Year : 2017  |  Volume : 59  |  Issue : 4  |  Page : 521--522

Does exposure to a seclusion and restraint event during clerkship influence medical student's attitudes toward psychiatry?

Shabnam Sood1, Devna Rastogi1, Gilbert Ramos2, Napatkamon Ayutyanont2,  
1 Department of Psychiatry, Mayo Clinic, College of Medicine; Department of Psychiatry, University of Arizona, School of Medicine- Phoenix; Maricopa Integrated Health System and District Medical Group, Phoenix, AZ, USA
2 Maricopa Integrated Health System, Phoenix, AZ, USA

Correspondence Address:
Napatkamon Ayutyanont
Maricopa Integrated Health System, Phoenix, AZ

How to cite this article:
Sood S, Rastogi D, Ramos G, Ayutyanont N. Does exposure to a seclusion and restraint event during clerkship influence medical student's attitudes toward psychiatry?.Indian J Psychiatry 2017;59:521-522

How to cite this URL:
Sood S, Rastogi D, Ramos G, Ayutyanont N. Does exposure to a seclusion and restraint event during clerkship influence medical student's attitudes toward psychiatry?. Indian J Psychiatry [serial online] 2017 [cited 2020 Jul 13 ];59:521-522
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Psychiatry is a part of the core curriculum of medical schools with clerkships 4–8 weeks long. The clerkship helps medical students gain clinical experience in psychiatry and is an opportunity to influence students in a positive manner. Psychiatry has been rated poorly as a career choice with low recruitment rates and shortages of trained personnel in several countries. There have been several studies done to assess the attitudes of medical students toward psychiatry. A review by Lyons [1] showed that students have a positive attitude toward psychiatry after their clerkship, but the number of students who want to pursue it as a career has not increased. Similar results were found in a survey done of interns in South India showed that while attitude toward psychiatry was good, only 13% considered it as a career choice.[2] Other studies have found that clerkship does not impact medical student's attitudes.[3]

Clinical experiences during clerkship rather than the nonclinical teaching activities are more likely to influence attitudes. These include the organization of the clerkship, quality of teaching and supervision, preceptors who are judged as high-quality teachers,[4] learning activities, and the opportunity to evaluate and treat diverse and challenging patients. Inpatient settings are intimidating, frightening, and stressful.[5]

There have been several studies evaluating the patients and staff perception and attitudes toward seclusion and restraints (S and Rs).[6] Patients who are secluded or restrained describe feeling angry, scared, humiliated, punished, or vulnerable and some report feeling calmer, safe, and protected. Seclusion is believed to be necessary to maintain therapeutic milieu and was not considered a punitive measure.[7] However, no study has assessed the impact of witnessing an S and R event on student's perception toward psychiatry.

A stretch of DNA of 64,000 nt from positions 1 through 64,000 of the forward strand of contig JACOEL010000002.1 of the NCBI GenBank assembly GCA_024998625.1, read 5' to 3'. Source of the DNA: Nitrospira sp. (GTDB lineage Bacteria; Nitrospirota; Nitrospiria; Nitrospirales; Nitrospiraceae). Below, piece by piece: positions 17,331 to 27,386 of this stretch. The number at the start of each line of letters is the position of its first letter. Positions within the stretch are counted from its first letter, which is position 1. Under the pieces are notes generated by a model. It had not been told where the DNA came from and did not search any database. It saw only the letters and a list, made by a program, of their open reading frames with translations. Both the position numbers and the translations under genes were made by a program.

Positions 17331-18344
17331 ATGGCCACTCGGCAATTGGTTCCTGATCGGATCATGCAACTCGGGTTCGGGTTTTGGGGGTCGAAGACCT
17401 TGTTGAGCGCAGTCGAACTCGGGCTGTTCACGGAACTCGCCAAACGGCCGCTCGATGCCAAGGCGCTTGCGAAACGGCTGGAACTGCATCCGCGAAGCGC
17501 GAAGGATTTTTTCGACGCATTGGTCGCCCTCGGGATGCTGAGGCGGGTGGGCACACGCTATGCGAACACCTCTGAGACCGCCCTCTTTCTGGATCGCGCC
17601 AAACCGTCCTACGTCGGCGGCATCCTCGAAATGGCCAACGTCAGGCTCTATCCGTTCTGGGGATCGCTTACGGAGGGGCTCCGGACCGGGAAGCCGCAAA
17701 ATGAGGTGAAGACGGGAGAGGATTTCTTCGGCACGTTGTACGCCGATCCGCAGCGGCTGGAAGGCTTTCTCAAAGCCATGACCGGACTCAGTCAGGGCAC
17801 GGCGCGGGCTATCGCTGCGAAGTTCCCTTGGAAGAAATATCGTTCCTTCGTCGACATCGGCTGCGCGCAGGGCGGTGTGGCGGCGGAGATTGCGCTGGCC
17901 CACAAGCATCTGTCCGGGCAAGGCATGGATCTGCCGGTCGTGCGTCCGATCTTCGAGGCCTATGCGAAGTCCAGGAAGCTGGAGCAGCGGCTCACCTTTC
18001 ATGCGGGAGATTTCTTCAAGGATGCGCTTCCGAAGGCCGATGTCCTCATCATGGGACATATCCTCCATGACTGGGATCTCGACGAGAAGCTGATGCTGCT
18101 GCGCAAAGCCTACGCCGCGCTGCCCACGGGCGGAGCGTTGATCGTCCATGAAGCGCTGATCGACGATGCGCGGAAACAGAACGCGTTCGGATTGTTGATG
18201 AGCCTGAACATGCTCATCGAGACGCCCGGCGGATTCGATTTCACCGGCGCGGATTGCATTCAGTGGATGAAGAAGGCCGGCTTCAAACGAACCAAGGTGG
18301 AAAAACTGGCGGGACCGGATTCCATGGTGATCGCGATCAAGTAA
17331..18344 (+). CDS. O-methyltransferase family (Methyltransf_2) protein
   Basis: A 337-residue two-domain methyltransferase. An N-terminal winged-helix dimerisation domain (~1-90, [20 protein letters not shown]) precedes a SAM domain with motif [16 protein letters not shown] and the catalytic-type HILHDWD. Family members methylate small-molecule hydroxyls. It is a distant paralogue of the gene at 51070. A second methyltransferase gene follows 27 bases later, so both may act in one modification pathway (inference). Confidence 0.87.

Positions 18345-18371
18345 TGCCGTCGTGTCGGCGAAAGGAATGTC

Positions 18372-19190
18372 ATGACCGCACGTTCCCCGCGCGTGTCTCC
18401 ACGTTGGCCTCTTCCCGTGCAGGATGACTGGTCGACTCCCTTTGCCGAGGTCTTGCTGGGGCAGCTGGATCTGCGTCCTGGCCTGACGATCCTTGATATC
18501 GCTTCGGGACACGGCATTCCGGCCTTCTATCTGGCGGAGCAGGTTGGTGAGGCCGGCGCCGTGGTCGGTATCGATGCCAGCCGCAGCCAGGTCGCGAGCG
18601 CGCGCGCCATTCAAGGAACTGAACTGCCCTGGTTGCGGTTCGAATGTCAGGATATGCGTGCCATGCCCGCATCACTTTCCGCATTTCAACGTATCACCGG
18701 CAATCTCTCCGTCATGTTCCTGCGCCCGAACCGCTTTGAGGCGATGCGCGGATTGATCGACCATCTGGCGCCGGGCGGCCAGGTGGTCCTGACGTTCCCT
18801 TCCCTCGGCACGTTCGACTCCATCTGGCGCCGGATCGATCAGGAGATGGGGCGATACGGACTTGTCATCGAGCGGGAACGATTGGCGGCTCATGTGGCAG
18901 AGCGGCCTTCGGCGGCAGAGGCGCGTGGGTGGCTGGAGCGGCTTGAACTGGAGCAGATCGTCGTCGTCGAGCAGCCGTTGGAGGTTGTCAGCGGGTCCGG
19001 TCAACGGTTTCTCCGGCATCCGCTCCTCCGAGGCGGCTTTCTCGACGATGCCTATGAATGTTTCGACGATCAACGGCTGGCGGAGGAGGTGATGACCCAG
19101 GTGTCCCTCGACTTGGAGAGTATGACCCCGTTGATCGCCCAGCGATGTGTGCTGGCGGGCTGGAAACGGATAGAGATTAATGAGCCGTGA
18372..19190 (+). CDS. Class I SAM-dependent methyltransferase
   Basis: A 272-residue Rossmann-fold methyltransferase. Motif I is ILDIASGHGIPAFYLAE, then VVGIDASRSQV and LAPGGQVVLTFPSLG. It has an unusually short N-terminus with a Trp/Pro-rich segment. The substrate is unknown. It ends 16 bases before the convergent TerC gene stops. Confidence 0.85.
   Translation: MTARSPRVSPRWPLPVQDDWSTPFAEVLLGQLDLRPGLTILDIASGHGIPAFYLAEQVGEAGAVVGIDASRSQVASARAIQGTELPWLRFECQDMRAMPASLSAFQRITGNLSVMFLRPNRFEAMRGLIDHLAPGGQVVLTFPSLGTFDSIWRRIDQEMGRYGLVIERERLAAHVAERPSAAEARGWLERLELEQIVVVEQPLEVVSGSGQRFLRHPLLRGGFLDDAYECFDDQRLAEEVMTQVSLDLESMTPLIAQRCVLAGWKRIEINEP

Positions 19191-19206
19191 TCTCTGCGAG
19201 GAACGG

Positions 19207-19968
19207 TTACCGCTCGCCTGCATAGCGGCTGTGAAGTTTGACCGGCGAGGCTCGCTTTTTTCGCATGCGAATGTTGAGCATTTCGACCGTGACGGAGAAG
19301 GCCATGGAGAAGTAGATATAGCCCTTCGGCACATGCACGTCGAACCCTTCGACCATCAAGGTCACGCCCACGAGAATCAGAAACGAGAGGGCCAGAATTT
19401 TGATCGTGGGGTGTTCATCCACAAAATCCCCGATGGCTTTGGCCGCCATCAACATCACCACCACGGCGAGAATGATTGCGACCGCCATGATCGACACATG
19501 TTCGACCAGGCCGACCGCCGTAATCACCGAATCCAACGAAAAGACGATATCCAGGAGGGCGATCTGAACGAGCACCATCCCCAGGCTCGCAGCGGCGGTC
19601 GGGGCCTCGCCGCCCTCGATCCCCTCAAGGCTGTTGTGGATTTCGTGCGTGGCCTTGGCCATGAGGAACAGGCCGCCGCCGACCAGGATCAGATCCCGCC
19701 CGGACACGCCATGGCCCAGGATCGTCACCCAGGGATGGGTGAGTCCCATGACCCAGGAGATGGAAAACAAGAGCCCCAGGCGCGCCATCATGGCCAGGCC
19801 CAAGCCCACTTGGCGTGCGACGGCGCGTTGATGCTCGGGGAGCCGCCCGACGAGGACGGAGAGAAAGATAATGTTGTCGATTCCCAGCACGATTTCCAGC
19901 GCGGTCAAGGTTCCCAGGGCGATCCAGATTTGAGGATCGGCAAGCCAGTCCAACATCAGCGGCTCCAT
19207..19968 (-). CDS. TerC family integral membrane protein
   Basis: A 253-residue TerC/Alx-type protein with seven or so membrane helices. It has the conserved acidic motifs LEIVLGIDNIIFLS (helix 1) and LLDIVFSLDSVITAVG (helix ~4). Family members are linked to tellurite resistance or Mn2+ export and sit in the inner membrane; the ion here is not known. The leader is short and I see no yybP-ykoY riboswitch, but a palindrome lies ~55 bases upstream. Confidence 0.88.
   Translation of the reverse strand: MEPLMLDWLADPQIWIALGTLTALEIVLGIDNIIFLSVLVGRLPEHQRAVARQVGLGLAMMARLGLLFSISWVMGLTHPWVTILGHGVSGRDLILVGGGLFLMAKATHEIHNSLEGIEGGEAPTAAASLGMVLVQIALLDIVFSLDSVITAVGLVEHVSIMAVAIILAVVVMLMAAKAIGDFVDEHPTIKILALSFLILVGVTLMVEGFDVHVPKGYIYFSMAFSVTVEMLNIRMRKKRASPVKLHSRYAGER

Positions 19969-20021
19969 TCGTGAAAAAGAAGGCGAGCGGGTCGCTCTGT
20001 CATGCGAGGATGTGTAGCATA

Medical students rotating in psychiatry at the Maricopa Integrated Health System were given a 13-item questionnaire assessing the overall quality of the rotation, including both clinical and didactic portions. Respondents were asked to rate statements related to their preceptor, involvement in clinical care, and exposure to the psychiatric setting, including an item on interest in becoming a psychiatrist. Responses to these statements were compared between those medical students who witnessed an S and R event and those who did not. Forty-five students rotating from September 2014 to October 2015 completed the survey on completion of their rotation. Statistical analyses were done using Pearson Chi-square and Fisher's exact test.


Of the 45 medical students who completed the survey, 36 witnessed an S and R event during rotation. All of those who did not witness S and R agreed that the quality of rotation was good as did 97% of those who did witness an S and R event. Witnessing S and R did not impact the perception of the quality of the rotation (P > 0.05) and almost all students in both groups agreed that the quality of rotation was good (P< 0.99). A greater proportion (93%) of students who witnessed S and R endorsed an increased interest in psychiatry than those (75%) who did not witness an S and R event while on rotation. Witnessing S and R also did not impact the students' interests in becoming a psychiatrist (P > 0.05) or make students less likely to consider psychiatry as a career (P > 0.05). Both groups showed an increased interest in becoming a psychiatrist (P = 0.20). All students in both groups agreed that S and R is sometimes necessary in psychiatry settings and for patient safety.


Inpatient psychiatric units can be intimidating and unpredictable, violent, and thus potentially dangerous to both patients and staff. We sought to investigate students' perception toward psychiatry and whether witnessing an S and R event would negatively impact medical students doing rotations in inpatient psychiatric settings. The students were surveyed to find out if they had witnessed an S and R event, and if so, how did this affect their overall perception of choosing psychiatry as a career. Most of the students agreed that their perception of psychiatry changed positively. They also agreed that an S and R event is sometimes necessary in the psychiatric setting. When asked if witnessing an S and R event would make them less likely to choose psychiatry as a career, most students disagreed with this and indicated that they would still choose psychiatry as a career.


The author would like to thank Dr. Kawamoto for her editorial skills.

Financial support and sponsorship


Conflicts of interest

There are no conflicts of interest.


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